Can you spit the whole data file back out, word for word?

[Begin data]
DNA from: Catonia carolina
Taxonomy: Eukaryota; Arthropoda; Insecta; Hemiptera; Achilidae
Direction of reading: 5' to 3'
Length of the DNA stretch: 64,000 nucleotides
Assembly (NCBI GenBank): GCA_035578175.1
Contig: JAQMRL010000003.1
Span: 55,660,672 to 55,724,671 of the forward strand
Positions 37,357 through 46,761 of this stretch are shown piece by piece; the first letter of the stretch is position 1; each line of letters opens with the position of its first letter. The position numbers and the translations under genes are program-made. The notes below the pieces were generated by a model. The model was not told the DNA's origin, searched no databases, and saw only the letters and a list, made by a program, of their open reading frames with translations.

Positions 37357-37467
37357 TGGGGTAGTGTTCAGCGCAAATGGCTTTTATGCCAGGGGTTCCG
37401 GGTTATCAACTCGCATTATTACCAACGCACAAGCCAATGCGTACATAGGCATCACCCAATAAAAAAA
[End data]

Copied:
DNA from: Catonia carolina
Taxonomy: Eukaryota; Arthropoda; Insecta; Hemiptera; Achilidae
Direction of reading: 5' to 3'
Length of the DNA stretch: 64,000 nucleotides
Assembly (NCBI GenBank): GCA_035578175.1
Contig: JAQMRL010000003.1
Span: 55,660,672 to 55,724,671 of the forward strand
Positions 37,357 through 46,761 of this stretch are shown piece by piece; the first letter of the stretch is position 1; each line of letters opens with the position of its first letter. The position numbers and the translations under genes are program-made. The notes below the pieces were generated by a model. The model was not told the DNA's origin, searched no databases, and saw only the letters and a list, made by a program, of their open reading frames with translations.

Positions 37357-37467
37357 TGGGGTAGTGTTCAGCGCAAATGGCTTTTATGCCAGGGGTTCCG
37401 GGTTATCAACTCGCATTATTACCAACGCACAAGCCAATGCGTACATAGGCATCACCCAATAAAAAAA